Tuesday, December 06, 2005

The changing face of Judaism:women Rabbis.

In Israel, the majority of Israeli Jews consider themselves "secular",- meaning that "the synagogue I don't go to (except for special events) is an Orthodox one",- i.e. all-male Rabbis and separate women's section.
However, there are now quite a few Conservative and Reform Movement Congregations scattered around the country. Their Rabbis are struggling to be accepted to perform recognised weddings and officiate at other rituals and ceremonies. The Chief Rabbinate is Orthodox and has all the powers in areas of personal status.

"I am not a female 'rav,' "I am a 'raba."
"I am not a female 'rav,'" says Elad-Appelbaum, "I am a 'raba." By emphasizing the female form of the traditional word for rabbi, Tamar Elad-Appelbaum, who will be ordained as a Conservative rabbi during Wednesday's ceremony, is also highlighting the special place of women in Judaism. She offers classes and singing sessions for women only and says that her style of leadership is inclusive and supportive, gathering opinions instead of having the final word.

"I make it a priority to help open doors for women," she says.
Elad-Appelbaum's sensitivity to the place of women in Judaism may be rooted in her own struggle for equality in the Jewish community. Growing up in an intellectual, Orthodox home in Jerusalem, she studied biblical and halachic (religious legal) texts at the progressive Orthodox Pelech high school in Jerusalem, then continued to study at a women's learning program at Kibbutz Ein Hanatziv.

Highly committed to a religious lifestyle, she was involved in maintaining a high standard of religious observance, but felt that doors were closed to her because of her gender.

While in high school, she attempted to pray with a minyan (prayer quorum) three times a day but found that the doors to the women's section were locked - literally.

By the time she was a university student, the situation had become clear to her. Although she had followed a similar path to the one traveled by her male friends - studying Jewish texts and teaching - they would have the option of being ordained as rabbis, while she would not.

"When I married, my husband and I began looking for a place where we could both feel comfortable religiously and we found it at a Conservative synagogue in Beit Hakerem," she says.

Today the pulpit rabbi at Kehillat Magen Avraham in Moshav Omer, near Beersheba, Elad-Appelbaum has taken her place in an old rabbinic chain, but she says she is up to the task of being a female pioneer.

"I think it is very important for women not only to get ordination but to be pulpit rabbis and to have the family life of a female rabbi as an example to the community," she says.

Although the idea of a woman at the helm of a community is still strange to some people, Elad-Appelbaum believes it may all be a matter what she calls "aesthetics."

The more people get used to seeing a woman leading a congregation at one of the 50 Masorati communities in Israel, the more natural it will become, she is convinced.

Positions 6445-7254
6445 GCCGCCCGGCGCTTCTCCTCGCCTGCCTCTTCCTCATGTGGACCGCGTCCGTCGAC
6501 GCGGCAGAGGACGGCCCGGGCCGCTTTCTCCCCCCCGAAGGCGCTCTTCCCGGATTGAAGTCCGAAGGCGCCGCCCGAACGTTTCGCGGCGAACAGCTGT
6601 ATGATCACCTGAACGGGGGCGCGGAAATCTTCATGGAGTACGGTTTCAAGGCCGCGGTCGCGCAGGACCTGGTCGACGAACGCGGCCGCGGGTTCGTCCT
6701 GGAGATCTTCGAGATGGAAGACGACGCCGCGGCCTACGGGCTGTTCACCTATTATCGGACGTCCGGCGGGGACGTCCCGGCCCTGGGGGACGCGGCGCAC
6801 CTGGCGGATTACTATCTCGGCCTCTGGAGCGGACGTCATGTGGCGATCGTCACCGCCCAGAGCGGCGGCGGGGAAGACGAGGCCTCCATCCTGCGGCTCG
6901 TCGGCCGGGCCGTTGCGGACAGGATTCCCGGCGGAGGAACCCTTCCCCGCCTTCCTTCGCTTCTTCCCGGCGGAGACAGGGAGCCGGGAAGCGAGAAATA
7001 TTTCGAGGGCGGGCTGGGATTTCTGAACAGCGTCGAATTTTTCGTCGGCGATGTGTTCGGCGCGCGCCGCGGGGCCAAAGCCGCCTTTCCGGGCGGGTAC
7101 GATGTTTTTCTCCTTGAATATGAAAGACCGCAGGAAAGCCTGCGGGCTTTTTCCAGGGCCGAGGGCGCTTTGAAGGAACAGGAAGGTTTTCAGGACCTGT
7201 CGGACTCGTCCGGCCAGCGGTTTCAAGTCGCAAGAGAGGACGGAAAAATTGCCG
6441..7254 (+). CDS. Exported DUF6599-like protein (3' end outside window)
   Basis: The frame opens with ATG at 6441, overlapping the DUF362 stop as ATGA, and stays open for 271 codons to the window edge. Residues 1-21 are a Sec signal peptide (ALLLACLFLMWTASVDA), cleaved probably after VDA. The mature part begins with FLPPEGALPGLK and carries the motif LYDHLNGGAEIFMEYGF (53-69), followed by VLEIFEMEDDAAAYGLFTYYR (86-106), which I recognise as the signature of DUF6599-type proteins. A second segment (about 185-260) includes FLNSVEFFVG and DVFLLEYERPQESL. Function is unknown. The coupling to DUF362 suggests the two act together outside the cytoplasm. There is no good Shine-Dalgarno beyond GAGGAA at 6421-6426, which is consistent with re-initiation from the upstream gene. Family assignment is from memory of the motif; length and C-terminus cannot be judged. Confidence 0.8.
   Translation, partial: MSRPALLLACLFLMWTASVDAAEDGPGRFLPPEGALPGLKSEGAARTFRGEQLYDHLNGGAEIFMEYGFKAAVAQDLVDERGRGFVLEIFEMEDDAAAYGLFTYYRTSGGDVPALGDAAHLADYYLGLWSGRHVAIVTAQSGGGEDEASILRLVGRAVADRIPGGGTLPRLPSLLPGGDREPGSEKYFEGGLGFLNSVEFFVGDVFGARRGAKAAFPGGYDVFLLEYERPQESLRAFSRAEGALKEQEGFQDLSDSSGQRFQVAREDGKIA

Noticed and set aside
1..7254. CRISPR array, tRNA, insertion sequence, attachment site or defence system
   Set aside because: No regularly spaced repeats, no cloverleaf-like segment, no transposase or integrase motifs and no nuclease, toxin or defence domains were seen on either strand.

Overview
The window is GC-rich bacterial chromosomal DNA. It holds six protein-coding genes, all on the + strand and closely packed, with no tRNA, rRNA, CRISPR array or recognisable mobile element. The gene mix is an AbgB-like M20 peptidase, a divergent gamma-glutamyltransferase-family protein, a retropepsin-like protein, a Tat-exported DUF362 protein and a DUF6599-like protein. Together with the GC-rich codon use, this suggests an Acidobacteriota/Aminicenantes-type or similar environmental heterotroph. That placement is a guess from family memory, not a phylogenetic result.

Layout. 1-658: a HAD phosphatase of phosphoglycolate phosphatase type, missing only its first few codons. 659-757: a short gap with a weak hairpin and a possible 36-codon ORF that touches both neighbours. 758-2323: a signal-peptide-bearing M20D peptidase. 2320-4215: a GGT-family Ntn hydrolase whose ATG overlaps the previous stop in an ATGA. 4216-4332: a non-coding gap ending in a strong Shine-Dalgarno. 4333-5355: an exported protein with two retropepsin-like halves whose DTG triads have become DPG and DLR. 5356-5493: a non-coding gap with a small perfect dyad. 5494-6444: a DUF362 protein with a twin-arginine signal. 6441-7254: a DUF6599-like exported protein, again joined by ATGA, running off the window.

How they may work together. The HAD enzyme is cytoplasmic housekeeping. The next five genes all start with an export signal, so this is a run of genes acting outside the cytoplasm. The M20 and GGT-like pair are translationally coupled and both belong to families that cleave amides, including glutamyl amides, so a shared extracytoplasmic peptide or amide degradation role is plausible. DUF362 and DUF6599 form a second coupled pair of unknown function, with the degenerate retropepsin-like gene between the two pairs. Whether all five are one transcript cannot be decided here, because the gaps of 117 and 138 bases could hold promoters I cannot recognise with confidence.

"I can't tell you how many women from all sectors within Israeli society - secular, settlers, modern-haredi - have opened up a dialogue with me about my role as a female rabbi. There is something about it that creates curiosity, which leads to important conversations," she explains.

Rabbi Dr. Einat Ramon, acting dean of the Schechter Institute, has seen firsthand the growth of women rabbis within the movement from her perspective as the first Israeli-born ordained rabbi and a teacher of Jewish thought, literature and feminism at the institute.

"Twenty years ago, they were not ready to admit women to rabbinical school and now there are about as many women studying for ordination as men," she observes.

The TALI (augmented Jewish studies) schools, which provide a curriculum combining general and Jewish studies in a pluralist environment, reflect the kind of egalitarian environment that Ramon says is now characteristic of the movement. Although TALI teachers identify as everything from Orthodox to anti-religious, everyone respects the right of others to have their own views.

Perhaps because of this, the schools have become gathering places for pupils, even when school is out. On Purim in Gilo, for example, the TALI school Megila reading is a popular place to be - although most of the pupils' families are not affiliated with the Masorati movement.

Hagit Sabag-Yisrael, a Conservative ordainee, has served as the rabbi of the TALI schools in Ashkelon and in Yavne, and as a counselor and advisor in schools in Netivot and Beersheba. She believes that the center of Jewish life in Israel is not necessarily the synagogue but is often in the school or the beit midrash.

In Yavne, she has been instrumental in organizing learning programs for adults and programs in which parents and children learn together.

Like the Reform movement's Regev, Sabag-Yisrael believes that through the medium of informal study sessions and the creation of a community-wide sacred space, people who have not been exposed to Judaism will get connected.

"During my years of study, the beit midrash has been for me a place that embraced and enabled. It is the place where I was empowered as a woman - "an equal among equals" - a space for learning where 'any question can be asked' and fertile ground for academic and personal growth," she has said.

Empowered by her learning, Sabag-Yisrael would also like to form a coalition of women from all streams of Judaism to help those women who have been refused a get (divorce) or are dealing with other halachic difficulties.

According to Amir, all these challenges will take a long time and sustained effort to surmount. "Moving towards egalitarianism is a long process. It is not only about gender but about creating equality on every level of Israeli society," he says.

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